According to the latest statistics,
Approximately one in five teens (aged 12 to 18) suffer from at least one mental health disorder. Mental health disorders can have a significant impact on daily life and overall wellbeing, and depending on what type, may affect relationships, physical health, academic performance, etc.
Percentage of college students with symptoms of depression in the United States in 2020 to 2021
11.8% of young adults aged 18-25. 18.8% of high school students.
The U.S. Census Bureau reports that in 2017, more than 18 million students were enrolled in college in the U.S. According to figures compiled by Statista, nearly three out of four of these students have experienced a sense of “overwhelming anxiety” at some time, and just under 30% report having felt overwhelming …
The survey also found that: Anxiety is the top presenting concern among college students (41.6 percent), followed by depression (36.4 percent) and relationship problems (35.8 percent).
Anxiety disorders are the most common of all mental illnesses and affect 25 percent of all teens and 30 percent of all teen girls. In fact, many experts are seeing a rise in the level of anxiety and the incidence of anxiety disorders in both adults and teenagers, and there are many possible explanations.
According to a recent study, 9 out of 10 college students in the United States experience stress during the school year. Somewhat surprisingly, “only” 75% of adults have reported feeling stressed out. Stress among college students is a significant health issue, and authorities should not take this problem lightly.
On our own Student Life in America survey, over 50% of students reported feeling stressed, 25% reported that homework was their biggest source of stress, and on average teens are spending one-third of their study time feeling stressed, anxious, or stuck.
An NCAA survey in 2015 found 30% of participating student-athletes reported feeling seriously overwhelmed during the past month. A third struggled to find energy for other tasks because of the physical and psychological demands of their sport. Nearly 25% felt mentally exhausted.
Mental illnesses are common in the United States. Nearly one in five U.S. adults live with a mental illness (51.5 million in 2019).
At least one in five youth aged 9–17 years currently has a diagnosable mental health disorder that causes some degree of impairment; one in 10 has a disorder that causes significant impairment. The most common mental illnesses in adolescents are anxiety, mood, attention, and behavior disorders.
A survey of 1577 students found 26.8% of the students met criteria for major (clinical) depression, with 3.4% having the biological melancholic sub-set depressive condition.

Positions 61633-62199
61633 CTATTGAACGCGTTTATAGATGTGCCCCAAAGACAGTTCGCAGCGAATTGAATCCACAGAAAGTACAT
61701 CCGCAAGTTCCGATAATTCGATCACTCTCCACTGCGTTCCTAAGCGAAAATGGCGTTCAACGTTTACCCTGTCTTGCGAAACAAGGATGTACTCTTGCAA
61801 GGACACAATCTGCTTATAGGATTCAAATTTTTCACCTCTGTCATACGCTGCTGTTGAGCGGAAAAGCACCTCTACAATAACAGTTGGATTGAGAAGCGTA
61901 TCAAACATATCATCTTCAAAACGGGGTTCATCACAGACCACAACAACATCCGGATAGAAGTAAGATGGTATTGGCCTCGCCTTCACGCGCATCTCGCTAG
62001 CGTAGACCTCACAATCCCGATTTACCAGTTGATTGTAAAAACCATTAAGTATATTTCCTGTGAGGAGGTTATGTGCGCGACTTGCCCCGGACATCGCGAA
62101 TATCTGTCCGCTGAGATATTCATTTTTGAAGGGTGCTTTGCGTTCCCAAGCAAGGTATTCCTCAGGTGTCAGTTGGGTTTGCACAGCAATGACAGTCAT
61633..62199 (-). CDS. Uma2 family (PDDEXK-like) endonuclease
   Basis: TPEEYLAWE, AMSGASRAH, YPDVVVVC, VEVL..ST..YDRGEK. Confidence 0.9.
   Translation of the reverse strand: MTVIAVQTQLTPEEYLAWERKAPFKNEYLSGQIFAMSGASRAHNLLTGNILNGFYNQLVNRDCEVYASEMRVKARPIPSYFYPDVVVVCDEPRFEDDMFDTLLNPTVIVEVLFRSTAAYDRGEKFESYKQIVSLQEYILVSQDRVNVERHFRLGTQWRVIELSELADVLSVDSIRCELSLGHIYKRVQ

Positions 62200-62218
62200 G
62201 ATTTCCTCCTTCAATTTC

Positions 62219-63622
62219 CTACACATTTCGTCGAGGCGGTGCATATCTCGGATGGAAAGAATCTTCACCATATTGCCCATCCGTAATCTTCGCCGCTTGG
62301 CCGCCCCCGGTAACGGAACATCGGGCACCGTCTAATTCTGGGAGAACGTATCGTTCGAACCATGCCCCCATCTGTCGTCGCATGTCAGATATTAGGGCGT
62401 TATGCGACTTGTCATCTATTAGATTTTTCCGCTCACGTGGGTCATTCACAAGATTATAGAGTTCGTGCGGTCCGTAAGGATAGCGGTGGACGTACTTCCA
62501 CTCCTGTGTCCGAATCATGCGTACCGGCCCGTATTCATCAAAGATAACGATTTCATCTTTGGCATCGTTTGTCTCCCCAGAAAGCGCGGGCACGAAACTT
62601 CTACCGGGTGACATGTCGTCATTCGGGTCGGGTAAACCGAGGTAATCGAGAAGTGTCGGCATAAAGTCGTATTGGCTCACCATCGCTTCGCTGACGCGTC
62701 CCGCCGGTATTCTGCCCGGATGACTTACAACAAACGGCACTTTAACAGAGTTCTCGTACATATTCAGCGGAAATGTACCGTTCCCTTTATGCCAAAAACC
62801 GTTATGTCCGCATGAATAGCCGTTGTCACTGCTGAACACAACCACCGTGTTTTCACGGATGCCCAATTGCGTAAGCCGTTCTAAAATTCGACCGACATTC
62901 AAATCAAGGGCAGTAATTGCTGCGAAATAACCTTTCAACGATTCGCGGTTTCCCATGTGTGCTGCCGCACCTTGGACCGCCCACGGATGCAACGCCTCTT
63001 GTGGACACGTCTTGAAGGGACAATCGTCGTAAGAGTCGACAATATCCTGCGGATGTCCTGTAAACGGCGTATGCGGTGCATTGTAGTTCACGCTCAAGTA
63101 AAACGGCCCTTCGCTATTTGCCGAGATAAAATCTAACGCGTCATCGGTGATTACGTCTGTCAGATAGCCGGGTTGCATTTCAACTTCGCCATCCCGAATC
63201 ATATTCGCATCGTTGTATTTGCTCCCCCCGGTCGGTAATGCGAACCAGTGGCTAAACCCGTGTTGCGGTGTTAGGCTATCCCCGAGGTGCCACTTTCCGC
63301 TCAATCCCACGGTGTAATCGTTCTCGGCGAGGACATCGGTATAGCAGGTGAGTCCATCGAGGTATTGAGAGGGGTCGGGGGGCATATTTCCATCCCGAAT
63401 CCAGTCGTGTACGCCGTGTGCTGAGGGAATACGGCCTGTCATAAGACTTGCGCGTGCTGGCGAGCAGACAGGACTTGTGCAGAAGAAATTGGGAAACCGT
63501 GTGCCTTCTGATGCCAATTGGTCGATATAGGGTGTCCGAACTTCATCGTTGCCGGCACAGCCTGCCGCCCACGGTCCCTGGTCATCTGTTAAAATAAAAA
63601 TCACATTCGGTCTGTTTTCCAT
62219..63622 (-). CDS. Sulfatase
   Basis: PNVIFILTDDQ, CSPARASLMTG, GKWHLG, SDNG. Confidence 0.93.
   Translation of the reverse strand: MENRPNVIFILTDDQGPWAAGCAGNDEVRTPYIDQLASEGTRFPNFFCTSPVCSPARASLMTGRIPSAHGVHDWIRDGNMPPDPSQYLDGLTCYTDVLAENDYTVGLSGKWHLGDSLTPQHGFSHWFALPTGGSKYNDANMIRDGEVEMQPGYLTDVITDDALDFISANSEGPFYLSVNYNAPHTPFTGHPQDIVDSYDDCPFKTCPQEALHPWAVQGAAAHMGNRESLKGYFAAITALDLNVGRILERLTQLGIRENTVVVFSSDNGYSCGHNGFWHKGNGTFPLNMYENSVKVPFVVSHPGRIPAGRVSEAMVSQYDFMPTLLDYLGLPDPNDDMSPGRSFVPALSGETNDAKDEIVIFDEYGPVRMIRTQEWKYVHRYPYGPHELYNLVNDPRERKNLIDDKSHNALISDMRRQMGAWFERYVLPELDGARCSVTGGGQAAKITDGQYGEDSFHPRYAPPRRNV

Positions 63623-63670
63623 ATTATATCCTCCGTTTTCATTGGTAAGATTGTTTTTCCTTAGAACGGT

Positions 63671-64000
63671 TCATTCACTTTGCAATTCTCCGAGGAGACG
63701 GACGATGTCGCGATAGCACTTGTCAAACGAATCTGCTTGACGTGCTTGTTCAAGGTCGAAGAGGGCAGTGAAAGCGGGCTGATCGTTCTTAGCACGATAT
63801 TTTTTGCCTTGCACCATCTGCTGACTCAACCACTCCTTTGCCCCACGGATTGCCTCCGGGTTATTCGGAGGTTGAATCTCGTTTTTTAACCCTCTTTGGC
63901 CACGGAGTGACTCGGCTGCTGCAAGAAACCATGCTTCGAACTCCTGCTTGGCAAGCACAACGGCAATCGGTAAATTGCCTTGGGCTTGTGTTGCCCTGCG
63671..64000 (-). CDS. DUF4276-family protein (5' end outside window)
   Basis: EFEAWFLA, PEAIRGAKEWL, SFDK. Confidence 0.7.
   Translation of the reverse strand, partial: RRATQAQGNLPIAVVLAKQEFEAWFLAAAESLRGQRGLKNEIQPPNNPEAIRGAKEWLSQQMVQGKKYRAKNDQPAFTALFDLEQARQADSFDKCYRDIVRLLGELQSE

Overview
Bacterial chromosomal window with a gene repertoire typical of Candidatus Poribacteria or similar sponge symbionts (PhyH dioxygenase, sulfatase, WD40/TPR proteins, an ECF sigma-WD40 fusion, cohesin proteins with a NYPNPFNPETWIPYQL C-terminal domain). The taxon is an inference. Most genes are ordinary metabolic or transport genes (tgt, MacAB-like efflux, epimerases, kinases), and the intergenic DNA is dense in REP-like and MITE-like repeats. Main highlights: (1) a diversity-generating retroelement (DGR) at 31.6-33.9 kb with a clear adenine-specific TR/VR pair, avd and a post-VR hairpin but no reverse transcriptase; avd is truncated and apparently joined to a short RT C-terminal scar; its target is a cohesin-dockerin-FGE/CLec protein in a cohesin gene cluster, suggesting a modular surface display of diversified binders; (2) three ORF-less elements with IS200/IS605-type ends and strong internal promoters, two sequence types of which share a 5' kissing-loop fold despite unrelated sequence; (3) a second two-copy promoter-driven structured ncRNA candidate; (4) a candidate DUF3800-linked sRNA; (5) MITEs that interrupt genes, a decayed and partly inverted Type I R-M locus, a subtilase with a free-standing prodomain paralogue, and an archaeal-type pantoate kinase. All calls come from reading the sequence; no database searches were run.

Follow the 3-3-3 rule
Start by looking around you and naming three things you can see. Then listen. What three sounds do you hear? Next, move three parts of your body, such as your fingers, toes, or clench and release your shoulders.
Many factors increase the risk of developing or triggering teen depression, including: Having issues that negatively impact self-esteem, such as obesity, peer problems, long-term bullying or academic problems. Having been the victim or witness of violence, such as physical or sexual abuse.
Up to 44% of college students reported having symptoms of depression and anxiety.
According to the survey data, 56 percent of the students considered homework a primary source of stress. The remaining students viewed tests and the pressure to get good grades as the primary stressors. Notably, less than 1 percent of the students said homework was not a stressor.
31.9% of teens have some type of anxiety disorder. 8.3 % of those with an anxiety disorder have severe impairment as a result. 38% of female teens have an anxiety disorder. 26.1% of male teens have an anxiety disorder.
“The findings were troubling: Research showed that excessive homework is associated with high stress levels, physical health problems and lack of balance in children’s lives; 56% of the students in the study cited homework as a primary stressor in their lives,” according to the CNN story.
Typically, 11th grade is the “most stressful” for students as that is the year they take the SAT test, M-Step and Workkeys tests in the spring.
What are the new findings? The prevalence of mental health symptoms and disorders in current elite athletes ranges from 19% for alcohol misuse to 34% for anxiety/depression. The prevalence of mental health symptoms and disorders in former elite athletes ranges from 16% for distress to 26% for anxiety/depression.
For some student-athletes, the psychological response to injury can trigger or unmask serious mental health issues such as depression, anxiety, disordered eating, and substance use or abuse.
The survey found that athletes were significantly more likely to report ‘high to very high’ psychological distress compared to general community norms (17.15 per cent versus 9.5 per cent), and more likely to report symptoms of depression and anxiety at a level that would warrant professional health care.
Mental health and substance use disorders affect 13% of the world’s population. That number could increase as people around the world shelter in place and adjust to a new normal amid the coronavirus pandemic.
One way to combat mental health is to become knowledgeable of the signs and symptoms. If students are taught about mental health in school they will be able to identify issues with their peers and themselves, and educators will be better equipped to distinguish if a student is struggling.